In short, if companies can be incentivized to prevent abuse, far more potentially affected persons are likely to be protected from abuse than the comparatively small numbers who could successfully bring civil lawsuits for reparations.
Class actions affect but do not alter this comparison. In those countries where class action litigation is permitted, large numbers of affected persons could, in theory, obtain reparations. But even in class actions, the practical constraints of funding, costs, and equality of arms generally remain, in addition to the complications of giving notice to class members and meeting the procedural requirements of varying national laws.
A second reason to favor ex ante prevention over ex post litigation is that in most cases reparations cannot fully repair the damage caused by serious violations of human rights. For example, no amount of money can truly compensate for the loss of a loved one who perishes in a building collapse like that of Rana Plaza in Bangladesh in 2013. Nor could reparations make whole a person afflicted by serious, life-long health problems as a result of environmental contamination.
How, then, can we design a system of civil liability that can achieve both purposes – deterrence and reparation – while prioritizing deterrence, because it will likely produce a greater benefit in human welfare?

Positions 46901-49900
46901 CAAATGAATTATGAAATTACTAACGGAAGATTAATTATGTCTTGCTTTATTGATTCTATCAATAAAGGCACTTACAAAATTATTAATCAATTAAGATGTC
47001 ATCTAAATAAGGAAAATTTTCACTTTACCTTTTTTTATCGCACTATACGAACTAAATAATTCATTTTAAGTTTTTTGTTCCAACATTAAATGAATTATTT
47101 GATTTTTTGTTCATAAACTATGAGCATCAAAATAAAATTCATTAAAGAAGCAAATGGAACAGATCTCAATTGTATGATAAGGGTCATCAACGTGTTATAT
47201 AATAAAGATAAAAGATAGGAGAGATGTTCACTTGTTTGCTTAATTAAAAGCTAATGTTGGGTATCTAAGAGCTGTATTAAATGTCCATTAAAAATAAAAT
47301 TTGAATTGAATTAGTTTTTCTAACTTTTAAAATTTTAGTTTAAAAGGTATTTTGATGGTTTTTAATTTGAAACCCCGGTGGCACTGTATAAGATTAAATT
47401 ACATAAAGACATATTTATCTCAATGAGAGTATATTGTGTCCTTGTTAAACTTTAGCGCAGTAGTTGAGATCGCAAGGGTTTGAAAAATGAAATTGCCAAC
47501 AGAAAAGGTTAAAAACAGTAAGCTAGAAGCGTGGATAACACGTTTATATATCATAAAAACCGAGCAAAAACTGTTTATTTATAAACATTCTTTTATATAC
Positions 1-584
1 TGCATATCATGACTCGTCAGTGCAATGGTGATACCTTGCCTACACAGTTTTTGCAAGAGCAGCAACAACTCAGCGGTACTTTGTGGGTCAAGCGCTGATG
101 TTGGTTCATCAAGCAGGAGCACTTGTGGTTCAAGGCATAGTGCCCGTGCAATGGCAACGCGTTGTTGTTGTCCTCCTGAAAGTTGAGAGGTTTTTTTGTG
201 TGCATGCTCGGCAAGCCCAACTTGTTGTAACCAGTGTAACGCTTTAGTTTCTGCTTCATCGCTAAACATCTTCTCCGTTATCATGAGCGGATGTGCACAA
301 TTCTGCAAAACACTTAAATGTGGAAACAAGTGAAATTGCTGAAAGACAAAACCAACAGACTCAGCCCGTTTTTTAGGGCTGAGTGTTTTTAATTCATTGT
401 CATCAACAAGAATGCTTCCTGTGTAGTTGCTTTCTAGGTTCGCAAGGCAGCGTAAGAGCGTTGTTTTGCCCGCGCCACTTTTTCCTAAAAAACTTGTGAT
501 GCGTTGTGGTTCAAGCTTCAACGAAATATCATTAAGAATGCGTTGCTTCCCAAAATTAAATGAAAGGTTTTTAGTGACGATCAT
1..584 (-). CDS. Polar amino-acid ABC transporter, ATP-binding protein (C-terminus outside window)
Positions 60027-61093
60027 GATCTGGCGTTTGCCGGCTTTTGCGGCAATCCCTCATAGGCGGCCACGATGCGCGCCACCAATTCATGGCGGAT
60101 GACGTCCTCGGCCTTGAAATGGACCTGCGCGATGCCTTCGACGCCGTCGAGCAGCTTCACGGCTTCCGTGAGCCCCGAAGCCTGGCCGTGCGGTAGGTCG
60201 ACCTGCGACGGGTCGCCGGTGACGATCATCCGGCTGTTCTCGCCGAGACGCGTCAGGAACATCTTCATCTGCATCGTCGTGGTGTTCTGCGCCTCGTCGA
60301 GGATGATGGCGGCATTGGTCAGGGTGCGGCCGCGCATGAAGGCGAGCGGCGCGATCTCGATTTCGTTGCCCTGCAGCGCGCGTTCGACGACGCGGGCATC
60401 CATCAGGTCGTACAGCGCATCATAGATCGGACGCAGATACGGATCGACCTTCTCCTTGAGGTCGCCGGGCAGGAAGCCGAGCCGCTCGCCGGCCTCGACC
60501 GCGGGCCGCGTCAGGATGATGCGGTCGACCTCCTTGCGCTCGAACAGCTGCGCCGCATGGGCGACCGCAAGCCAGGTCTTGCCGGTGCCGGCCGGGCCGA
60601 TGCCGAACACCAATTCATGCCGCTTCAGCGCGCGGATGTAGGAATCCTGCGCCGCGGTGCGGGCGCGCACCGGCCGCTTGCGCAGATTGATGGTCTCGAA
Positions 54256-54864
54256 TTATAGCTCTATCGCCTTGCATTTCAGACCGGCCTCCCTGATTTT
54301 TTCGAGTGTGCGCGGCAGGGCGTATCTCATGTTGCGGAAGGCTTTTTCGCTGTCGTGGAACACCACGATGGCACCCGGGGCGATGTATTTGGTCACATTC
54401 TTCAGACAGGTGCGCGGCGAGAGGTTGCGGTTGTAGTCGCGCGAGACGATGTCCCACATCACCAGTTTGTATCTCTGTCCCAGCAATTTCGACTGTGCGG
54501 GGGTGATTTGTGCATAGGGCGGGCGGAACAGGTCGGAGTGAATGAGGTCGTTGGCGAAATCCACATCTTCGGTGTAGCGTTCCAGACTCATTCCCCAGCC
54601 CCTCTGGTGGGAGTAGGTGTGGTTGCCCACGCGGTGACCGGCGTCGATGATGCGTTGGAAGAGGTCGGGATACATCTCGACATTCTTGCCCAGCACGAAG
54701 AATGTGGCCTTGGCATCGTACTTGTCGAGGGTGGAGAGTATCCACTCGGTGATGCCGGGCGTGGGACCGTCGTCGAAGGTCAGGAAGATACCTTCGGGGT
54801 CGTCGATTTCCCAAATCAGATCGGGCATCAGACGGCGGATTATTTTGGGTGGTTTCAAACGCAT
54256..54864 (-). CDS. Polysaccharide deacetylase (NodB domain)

There are two general approaches to civil liability. One is a fault-based system. This has the advantage of seeming fair and just to most people. If corporate counsel (whether in-house or external) advise management that the company can be held liable only if it is at fault in causing injury, most executives (like most people) will recognize that this approach is fair. They may seek to avoid liability even though their company is at fault, but they will recognize that imposition of liability would not be unfair. They may even be more open to a settlement of the case on reasonable terms. In any event, they are less likely to resist a fault-based liability scheme than one which holds their company liable even when its conduct is above reproach.
Moreover, in practical terms, counsel’s advice to a corporate client on how to avoid liability in a fault-based system is relatively simple: avoid fault. Exercise due diligence and take reasonable measures to prevent human rights abuses. If there is no way to conduct a business activity without serious risk of being complicit in abuse – say, by attempting to do business under the current repressive military regime in Myanmar – the company can avoid civil liability by declining to enter the country, or perhaps by leaving if it is already there.
For both reasons – perceived fairness and a practical way to avoid civil liability by avoiding abuses – a fault-based system is likely to encourage prevention of business-related human rights abuse.